English Heritage and the National Trust – Winter openings?

Once school summer holidays are over, so you can visit all your favourite heritage sites without being assailed by noisy children and chastising parents. And, as a retired or semi-retired Senior, you may well wish to visit on weekdays.

Framlingham Castle in Suffolk

Framlingham Castle in Suffolk

Sounds good? Unfortunately, there is a big problem!

English Heritage and the National Trust, the two main organisations managing heritage sites in England, adopt winter opening times from the beginning of November onwards. This means that from autumn to spring, many of their sites are either closed down completely or are only open at weekends. Apparently there are not enough of us oldies visiting to keep them fully open.

However, the good news is that both organisations do keep some of their sites fully or partly open throughout the winter period – but which ones? I’ve been researching winter openings on your behalf, and it turns out to be a confusing picture.

English Heritage - Witley Court and Gardens

Witley Court and Gardens in Worcestershire

English Heritage

The cut-off date for English Heritage is Sunday November 1st. After that winter openings come into operation until March 25th, other than a brief reprieve for the half-term week from February 15th to 21st.

However winter opening can vary a lot from site to site, as my following survey revealed:

Open almost every day – Alexander Keiller Museum at Avebury (jointly owned with the National Trust), Brodsworth Hall (gardens only), Clifford’s Tower in York, Farnham Castle, Rochester Castle and Stonehenge. Plus a lot of unfenced or minor sites, including: Eynsford Castle, Offa’s Dyke, Titchfield Abbey and many parts of Hadrian’s Wall.

Rievaulx Abbey

Rievaulx Abbey in North Yorkshire

Open at weekends – Many major sites, including: Belsay Hall, Dover Castle, Eltham Palace (Sundays only), Famlingham Castle, Kenilworth Castle, Osborne House, Rievaulx Abbey, Tintagel Castle and Witley Court.

Open at weekends, but only the gardens and tea rooms – A few sites, including Audley End.

Closed completely – Some sites, including: Grimes Graves, Pickering Castle and Portland Castle.

If you live in or are visiting Scotland then you are much better served. Most sites managed by Historic Scotland, the sister organisation of English Heritage, stay open every day throughout the year. The same applies for many Welsh properties managed by CADW, also a sister organisation of English Heritage.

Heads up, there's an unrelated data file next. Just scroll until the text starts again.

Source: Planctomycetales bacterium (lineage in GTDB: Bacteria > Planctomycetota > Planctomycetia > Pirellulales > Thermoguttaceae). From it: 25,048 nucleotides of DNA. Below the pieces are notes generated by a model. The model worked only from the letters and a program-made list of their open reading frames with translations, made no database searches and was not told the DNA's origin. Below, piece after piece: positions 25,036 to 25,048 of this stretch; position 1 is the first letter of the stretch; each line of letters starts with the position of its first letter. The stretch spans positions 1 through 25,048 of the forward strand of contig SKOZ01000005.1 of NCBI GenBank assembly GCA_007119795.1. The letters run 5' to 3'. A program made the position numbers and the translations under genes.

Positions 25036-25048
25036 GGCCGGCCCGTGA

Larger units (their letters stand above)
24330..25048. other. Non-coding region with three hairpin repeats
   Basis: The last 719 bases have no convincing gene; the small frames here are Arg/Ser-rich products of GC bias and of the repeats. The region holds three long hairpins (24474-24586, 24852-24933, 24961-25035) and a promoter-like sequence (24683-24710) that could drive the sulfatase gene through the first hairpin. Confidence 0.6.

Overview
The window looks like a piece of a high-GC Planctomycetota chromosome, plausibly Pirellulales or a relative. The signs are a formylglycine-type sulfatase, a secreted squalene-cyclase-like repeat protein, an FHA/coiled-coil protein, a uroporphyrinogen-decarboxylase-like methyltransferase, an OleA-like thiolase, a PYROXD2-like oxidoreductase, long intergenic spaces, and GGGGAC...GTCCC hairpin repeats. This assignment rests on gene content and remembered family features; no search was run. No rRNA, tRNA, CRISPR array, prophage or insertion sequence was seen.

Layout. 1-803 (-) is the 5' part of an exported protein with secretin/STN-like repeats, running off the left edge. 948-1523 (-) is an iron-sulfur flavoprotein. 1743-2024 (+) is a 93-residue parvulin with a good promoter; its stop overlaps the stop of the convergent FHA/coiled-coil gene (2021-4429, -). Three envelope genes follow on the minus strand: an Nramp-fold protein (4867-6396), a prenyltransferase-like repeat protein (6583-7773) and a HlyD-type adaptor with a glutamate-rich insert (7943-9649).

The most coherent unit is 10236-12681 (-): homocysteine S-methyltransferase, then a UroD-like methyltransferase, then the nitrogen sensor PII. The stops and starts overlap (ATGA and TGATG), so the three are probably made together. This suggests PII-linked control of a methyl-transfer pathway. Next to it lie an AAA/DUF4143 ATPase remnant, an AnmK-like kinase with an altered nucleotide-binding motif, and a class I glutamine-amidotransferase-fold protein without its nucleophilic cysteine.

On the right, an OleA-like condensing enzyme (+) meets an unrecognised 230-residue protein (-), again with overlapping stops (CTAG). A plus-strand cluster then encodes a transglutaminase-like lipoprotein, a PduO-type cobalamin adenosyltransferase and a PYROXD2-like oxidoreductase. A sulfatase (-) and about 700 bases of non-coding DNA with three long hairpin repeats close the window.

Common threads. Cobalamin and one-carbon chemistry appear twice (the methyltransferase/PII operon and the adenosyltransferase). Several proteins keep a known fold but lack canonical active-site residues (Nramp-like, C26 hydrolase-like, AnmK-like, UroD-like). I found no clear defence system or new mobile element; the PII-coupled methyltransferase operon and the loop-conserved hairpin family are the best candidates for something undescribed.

Baeumaris Castle - CADW

Baeumaris Castle in Anglesey – CADW

Maybe they are tougher in those parts or maybe they appreciate better the potential offered by us oldie visitors!

Bear in mind that once you are an English Heritage member, you get half price admission to Historic Scotland and CADW properties during your first year of membership and free entry in subsequent years.

Before planning a visit to any particular site, it is important that you check the opening times with English Heritage (or Historic Scotland or CADW); they can change at short notice.

National Trust

Clumber Park

Clumber Park in Nottinghamshire

A similar pattern of winter openings applies to the National Trust, with many of their grand houses open only at weekends from the beginning of November onwards.

However many National Trust managed gardens are open almost every day throughout the winter period, including: Anglesey Abbey Garden, Belton House, Chartwell, Clumber Park, Dinefwr Park, Dunham Massey, Fountains Abbey and Studley Royal Water Garden (free entry for English Heritage members), Stowe Landscape Garden, Stourhead, Wakehurst Place and Wimpole Estate.

Again, before planning a visit to any particular site, it is important that you check opening times with the National Trust.

Thinking of Joining English Heritage or the National Trust?

I’ve already posted an article English Heritage versus National Trust – Which to join? which sets out the advantages of taking out annual membership of one or both of these organisations. But is it worth joining at this time of the year?

Well, I think there are enough English Heritage (and Historic Scotland and CADW) properties open during the winter period to make joining now a worthwhile proposition.

Also, when the festive season is approaching, a gift of annual membership will provide an enjoyable, year long present.

If you particularly enjoy visiting gardens, then go ahead and join the National Trust or maybe buy membership as a gift for someone else.

Updated version posted 5th November 2015 by Steve Hanson

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